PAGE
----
In yet another recent case, highlighted in Sunday’s edition of the Bangkok Post, four young men from Myanmar have been accused of murdering a 17-year-old Thai woman in Ranong three months ago. Once again, there are allegations that Thai police used “brutal and intimidating tactics” to force confessions from the Myanmar migrant workers, two of whom are believed to be underage, having lied about their age in order to get the coveted work permits.

And so it goes. And unfortunately it still does.

 

A Bridge Too Crowded

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My recent trip to Mandalay also coincided with my birthday. I didn’t have any big auspicious plans for that day, except for one wish: I wanted to see the sunset at U Bein Bridge in nearby Amarapura. My friend Ye Man Oo arranged for his father to take us — along with his brother, cousin, and a few other friends — to the bridge that afternoon. We all piled into the back of the pickup truck and thirty minutes later we were at the bridge.

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I’ve been to U Bein Bridge five or six times already, but I never tire of the experience. I’m always charmed by the quaint old structure (supposedly the world’s longest teakwood bridge), the steady flow of pedestrians (along with a few bicycles, but no motor vehicles are allowed) going from one side of the lake to the other, and the lovely scenery. People fishing off the bridge, taking photos (and these days, the inevitable “selfie”), and watching the world go by.

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But this time, I was disturbed to note that the usual tranquil atmosphere had been displaced by hordes of tourists, both locals and foreigners, who had descended upon the bridge. Honestly, I felt like I was back at one of Angkor’s more popular temples; the place so overrun by visitors that you couldn’t stop and take a photo for fear of being trampled. I’m not exaggerating; it was that crowded. The other odd aspect was that the water level in the lake was very, very low; the lowest I’ve ever seen it. I didn’t notice a single person fishing this time, and frankly there weren’t many spots where someone even could fish. Most of the land beneath the bridge was high and dry, and there were even a few enterprising farmers plowing fields under it!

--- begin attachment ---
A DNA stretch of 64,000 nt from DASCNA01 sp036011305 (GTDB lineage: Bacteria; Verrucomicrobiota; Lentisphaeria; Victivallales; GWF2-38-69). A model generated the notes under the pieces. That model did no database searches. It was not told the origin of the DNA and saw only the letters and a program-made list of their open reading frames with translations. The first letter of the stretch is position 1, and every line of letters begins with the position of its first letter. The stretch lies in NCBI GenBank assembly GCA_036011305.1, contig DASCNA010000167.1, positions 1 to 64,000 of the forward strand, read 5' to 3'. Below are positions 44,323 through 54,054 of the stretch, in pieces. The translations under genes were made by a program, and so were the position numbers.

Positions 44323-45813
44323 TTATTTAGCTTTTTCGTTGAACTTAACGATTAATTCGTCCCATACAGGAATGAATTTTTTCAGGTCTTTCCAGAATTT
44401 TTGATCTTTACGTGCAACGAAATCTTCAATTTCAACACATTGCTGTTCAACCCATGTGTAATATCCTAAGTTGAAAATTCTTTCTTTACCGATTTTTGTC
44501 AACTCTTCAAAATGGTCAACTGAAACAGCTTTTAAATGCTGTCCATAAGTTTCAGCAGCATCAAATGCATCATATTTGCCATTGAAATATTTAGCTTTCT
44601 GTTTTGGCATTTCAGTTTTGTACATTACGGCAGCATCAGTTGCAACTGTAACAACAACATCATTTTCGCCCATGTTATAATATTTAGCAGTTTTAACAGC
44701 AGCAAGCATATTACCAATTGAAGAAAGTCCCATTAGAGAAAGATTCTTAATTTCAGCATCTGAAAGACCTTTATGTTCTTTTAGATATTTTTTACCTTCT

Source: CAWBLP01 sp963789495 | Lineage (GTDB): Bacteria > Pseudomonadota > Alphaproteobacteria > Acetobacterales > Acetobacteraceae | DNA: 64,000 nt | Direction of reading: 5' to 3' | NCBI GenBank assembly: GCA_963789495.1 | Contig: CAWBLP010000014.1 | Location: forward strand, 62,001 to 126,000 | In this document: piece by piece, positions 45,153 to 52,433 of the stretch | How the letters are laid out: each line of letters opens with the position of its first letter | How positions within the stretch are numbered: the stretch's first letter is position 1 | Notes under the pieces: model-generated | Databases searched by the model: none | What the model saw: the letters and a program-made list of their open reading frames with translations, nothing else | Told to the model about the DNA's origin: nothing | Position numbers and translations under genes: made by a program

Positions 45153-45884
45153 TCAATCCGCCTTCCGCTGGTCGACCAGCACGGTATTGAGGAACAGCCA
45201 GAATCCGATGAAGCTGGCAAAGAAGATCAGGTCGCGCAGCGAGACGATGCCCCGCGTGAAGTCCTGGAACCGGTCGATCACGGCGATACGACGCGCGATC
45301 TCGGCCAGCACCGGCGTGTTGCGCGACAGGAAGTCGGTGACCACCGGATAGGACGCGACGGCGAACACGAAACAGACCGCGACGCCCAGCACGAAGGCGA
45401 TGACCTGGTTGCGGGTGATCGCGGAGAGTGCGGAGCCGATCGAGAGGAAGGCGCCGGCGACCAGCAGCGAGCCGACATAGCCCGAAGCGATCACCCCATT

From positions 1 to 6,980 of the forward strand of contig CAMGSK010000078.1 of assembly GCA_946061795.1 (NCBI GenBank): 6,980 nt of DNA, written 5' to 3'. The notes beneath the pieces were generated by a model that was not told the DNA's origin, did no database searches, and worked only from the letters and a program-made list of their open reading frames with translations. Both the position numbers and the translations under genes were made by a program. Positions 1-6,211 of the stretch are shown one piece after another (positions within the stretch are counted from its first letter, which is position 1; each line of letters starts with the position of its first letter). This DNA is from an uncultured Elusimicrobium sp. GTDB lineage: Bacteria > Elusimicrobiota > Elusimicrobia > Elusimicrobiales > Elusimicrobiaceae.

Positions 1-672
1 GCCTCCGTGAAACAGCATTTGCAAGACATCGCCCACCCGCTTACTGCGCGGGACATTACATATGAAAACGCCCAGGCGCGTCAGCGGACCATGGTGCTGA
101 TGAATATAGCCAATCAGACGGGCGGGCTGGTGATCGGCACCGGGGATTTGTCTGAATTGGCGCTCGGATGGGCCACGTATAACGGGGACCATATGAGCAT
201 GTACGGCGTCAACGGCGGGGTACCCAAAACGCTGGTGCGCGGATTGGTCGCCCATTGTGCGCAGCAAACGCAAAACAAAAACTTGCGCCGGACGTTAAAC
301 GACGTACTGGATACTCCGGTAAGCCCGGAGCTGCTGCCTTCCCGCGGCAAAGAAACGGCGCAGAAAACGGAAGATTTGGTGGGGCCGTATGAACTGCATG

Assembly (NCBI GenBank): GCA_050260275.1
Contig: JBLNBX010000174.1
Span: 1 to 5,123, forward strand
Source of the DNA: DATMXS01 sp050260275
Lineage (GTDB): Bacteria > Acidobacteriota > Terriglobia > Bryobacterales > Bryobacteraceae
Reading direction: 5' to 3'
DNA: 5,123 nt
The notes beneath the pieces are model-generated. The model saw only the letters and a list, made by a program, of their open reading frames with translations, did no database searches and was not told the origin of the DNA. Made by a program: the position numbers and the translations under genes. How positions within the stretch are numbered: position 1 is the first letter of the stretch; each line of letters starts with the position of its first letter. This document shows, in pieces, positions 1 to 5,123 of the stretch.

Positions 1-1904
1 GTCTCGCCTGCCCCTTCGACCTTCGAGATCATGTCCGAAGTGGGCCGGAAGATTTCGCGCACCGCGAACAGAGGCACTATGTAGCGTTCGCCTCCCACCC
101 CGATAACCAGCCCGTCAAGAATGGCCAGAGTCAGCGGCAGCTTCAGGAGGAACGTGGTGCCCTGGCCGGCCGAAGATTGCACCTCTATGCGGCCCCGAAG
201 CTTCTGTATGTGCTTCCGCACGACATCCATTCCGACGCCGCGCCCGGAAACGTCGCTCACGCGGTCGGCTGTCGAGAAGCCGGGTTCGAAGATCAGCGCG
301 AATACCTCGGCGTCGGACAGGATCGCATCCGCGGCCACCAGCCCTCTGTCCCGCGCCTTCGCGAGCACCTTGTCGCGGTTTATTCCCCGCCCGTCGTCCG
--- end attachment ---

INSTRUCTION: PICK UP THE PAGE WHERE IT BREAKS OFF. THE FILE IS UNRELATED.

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In past visits my strategy was usually to walk across the bridge to the village on the other side, and then hire a row boat to take us back again. But this time, due to the plethora of tourists, there were no boats available. And of course nearly all of those tourists had requested that their boat wait on the east side of the bridge until sundown so that they could photograph the iconic structure as the sun set. Still a lovely sight … but be ready for the crunch!

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Field of Monks

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Okay, these photos weren’t taken at a real field, at least not a plush expanse of fertile green land with crops growing and weeds sprouting. Instead, this was the dusty playground outside the primary school in Shan State’s Tat Ein village. In retrospect — with apologies to Paul Simon — maybe I should have titled the post: “Me and Htun Pyu Down by the School Yard.”

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Classes were already finished for the day, and the novice monks were making the most of their free time, flying kites and running around when I cycled up the hill late in the afternoon. But I didn’t show up empty-handed. I brought them a shiny new football, which only ramped up their energy level and enthusiasm even more. And as usual, once I took the camera out of my bag, the endless request for photos began. Here are the happy results!

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Dancing in the Shan State Moonlight